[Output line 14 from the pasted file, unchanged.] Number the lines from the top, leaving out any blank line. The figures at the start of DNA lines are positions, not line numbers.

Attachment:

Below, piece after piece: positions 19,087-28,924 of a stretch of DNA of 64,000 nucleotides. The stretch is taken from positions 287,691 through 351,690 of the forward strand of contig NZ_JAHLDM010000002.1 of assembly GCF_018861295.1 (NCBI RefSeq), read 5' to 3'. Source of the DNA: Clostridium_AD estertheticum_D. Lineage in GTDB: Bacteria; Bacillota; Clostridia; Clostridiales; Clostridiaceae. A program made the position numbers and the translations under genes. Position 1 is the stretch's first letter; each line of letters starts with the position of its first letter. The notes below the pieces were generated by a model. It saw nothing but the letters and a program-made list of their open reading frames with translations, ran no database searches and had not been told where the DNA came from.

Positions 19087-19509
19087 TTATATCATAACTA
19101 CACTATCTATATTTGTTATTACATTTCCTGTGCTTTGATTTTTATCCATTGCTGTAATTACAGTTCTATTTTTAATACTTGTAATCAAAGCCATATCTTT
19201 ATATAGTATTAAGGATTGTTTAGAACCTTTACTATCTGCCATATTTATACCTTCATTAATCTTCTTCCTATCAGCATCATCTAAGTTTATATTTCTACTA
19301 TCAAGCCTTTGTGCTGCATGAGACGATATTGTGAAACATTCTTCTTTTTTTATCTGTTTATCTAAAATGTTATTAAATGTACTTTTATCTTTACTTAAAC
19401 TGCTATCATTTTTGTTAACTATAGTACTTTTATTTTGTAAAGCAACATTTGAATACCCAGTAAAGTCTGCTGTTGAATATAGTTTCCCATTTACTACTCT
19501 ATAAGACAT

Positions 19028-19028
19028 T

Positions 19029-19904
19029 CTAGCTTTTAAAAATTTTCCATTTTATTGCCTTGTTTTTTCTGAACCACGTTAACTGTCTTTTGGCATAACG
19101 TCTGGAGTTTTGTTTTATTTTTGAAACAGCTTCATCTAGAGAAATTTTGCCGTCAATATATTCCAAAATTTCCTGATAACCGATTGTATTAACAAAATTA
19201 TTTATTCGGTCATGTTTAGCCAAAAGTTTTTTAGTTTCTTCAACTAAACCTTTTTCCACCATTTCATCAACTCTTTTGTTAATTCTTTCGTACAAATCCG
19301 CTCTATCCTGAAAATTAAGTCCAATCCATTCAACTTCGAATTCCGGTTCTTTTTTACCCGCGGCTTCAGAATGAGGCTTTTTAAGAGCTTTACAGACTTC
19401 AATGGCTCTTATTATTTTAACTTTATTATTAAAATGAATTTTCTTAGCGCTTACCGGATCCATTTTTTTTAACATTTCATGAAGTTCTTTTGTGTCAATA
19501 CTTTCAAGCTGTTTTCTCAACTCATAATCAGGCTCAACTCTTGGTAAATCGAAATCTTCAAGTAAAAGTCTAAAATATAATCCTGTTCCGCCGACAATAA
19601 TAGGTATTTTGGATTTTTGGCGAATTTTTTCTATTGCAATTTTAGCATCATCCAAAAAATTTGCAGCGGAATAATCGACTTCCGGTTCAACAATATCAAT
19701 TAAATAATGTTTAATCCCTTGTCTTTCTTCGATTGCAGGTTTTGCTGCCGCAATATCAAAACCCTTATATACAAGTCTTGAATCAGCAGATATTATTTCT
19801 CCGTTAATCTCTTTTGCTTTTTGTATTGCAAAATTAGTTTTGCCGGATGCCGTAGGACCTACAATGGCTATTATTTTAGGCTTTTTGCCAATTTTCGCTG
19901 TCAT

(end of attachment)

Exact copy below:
19201 TTTATTCGGTCATGTTTAGCCAAAAGTTTTTTAGTTTCTTCAACTAAACCTTTTTCCACCATTTCATCAACTCTTTTGTTAATTCTTTCGTACAAATCCG